- The casework can be very outdated due to the time lag between real world events and litigations. For example, even after 7 years since the subprime crisis, the company still has tons of subprime RMBS cases. Many analysts have to spend more than 50% of their time on these cases (BTW, case assignment is usually a matter of office politics). Good luck building your resume with those type of case experience!

      - Lack of standard and efficient procedures to do a lot of the work (e.g., no good procedures of collaboration in programming, version control or quality control), and most of the associates and above (mostly economics PhDs) do not have reasonable management skills. These will mean 1) poorly managed workload for you and 2) you don't have the opportunity to learn the best practices or management skills, compared to your classmates who go to management consulting or big corporations.

      - Lack of opportunities to build up hard skills that are valued in today's job market. For example, the software packages most commonly used daily, i.e. Excel (no VBA) and SAS, are not the most state-of-the-art ones nowadays in business intelligence or data analytics. The IT architecture is very old-fashioned, partly due to the conservative nature of the business, and partly due to the fact that most of the senior people have no clue.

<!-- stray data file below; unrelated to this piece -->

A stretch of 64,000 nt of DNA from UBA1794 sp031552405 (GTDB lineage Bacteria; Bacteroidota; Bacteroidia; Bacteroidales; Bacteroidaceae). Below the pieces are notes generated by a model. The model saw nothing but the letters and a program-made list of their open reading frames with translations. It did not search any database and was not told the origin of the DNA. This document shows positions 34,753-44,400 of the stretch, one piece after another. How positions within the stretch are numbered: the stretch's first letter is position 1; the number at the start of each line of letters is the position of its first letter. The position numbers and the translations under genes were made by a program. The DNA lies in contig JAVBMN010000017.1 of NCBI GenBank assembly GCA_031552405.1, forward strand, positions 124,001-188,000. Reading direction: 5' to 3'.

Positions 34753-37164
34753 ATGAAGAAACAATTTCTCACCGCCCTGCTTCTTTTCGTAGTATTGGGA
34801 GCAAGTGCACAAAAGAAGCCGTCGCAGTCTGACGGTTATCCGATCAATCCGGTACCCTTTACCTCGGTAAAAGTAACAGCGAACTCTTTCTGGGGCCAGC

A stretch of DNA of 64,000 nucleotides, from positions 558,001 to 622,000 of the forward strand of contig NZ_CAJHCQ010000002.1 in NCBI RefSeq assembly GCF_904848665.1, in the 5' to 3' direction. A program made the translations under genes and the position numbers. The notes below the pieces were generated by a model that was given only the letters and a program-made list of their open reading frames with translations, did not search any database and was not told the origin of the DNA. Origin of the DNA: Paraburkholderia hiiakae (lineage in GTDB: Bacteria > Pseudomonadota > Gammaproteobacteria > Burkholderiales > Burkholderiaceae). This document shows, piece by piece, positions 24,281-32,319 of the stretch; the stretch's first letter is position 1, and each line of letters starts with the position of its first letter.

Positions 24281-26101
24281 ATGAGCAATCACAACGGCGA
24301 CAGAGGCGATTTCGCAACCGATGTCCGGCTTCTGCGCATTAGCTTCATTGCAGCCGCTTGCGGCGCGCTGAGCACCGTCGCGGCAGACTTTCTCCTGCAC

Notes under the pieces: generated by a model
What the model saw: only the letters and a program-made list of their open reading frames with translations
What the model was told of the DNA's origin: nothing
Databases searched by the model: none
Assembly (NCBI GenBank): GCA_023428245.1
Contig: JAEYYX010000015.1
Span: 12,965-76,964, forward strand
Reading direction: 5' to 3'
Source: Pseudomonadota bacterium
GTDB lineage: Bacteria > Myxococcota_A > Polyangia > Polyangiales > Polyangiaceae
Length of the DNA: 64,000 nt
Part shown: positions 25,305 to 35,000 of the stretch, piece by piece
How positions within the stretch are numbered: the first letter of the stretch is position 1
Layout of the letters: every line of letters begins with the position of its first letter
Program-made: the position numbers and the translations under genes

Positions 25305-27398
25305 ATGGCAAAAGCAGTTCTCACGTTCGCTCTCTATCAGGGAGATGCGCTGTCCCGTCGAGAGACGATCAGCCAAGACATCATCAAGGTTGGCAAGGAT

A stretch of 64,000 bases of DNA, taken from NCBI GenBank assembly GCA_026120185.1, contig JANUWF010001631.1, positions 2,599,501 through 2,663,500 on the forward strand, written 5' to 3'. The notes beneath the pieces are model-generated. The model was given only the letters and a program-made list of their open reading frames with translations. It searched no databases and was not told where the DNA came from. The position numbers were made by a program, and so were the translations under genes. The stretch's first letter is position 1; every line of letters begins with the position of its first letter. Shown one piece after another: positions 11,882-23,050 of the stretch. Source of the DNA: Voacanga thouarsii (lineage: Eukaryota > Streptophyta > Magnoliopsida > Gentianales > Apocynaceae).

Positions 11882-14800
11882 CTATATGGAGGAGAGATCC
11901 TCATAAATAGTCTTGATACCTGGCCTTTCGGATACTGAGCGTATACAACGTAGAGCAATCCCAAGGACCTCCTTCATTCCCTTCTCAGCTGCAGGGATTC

Overall, given it's pros and cons, if one doesn't have better opportunities elsewhere, this job may still makes sense for young people right out of colleges. Just be aware of what you are getting into, and work on your exit opportunities so you have enough move on in two years.

      Cons for associates (it's a completely different story):

      - Lack of exit strategies at every non-officer level

      - Bulky middle-management due to the above point

      - The usual way to get plum assignments is by the sponsorship from someone in the officer or rising officer rank. The assigned "advisor" has no formal incentive to help you at all. You are on your own.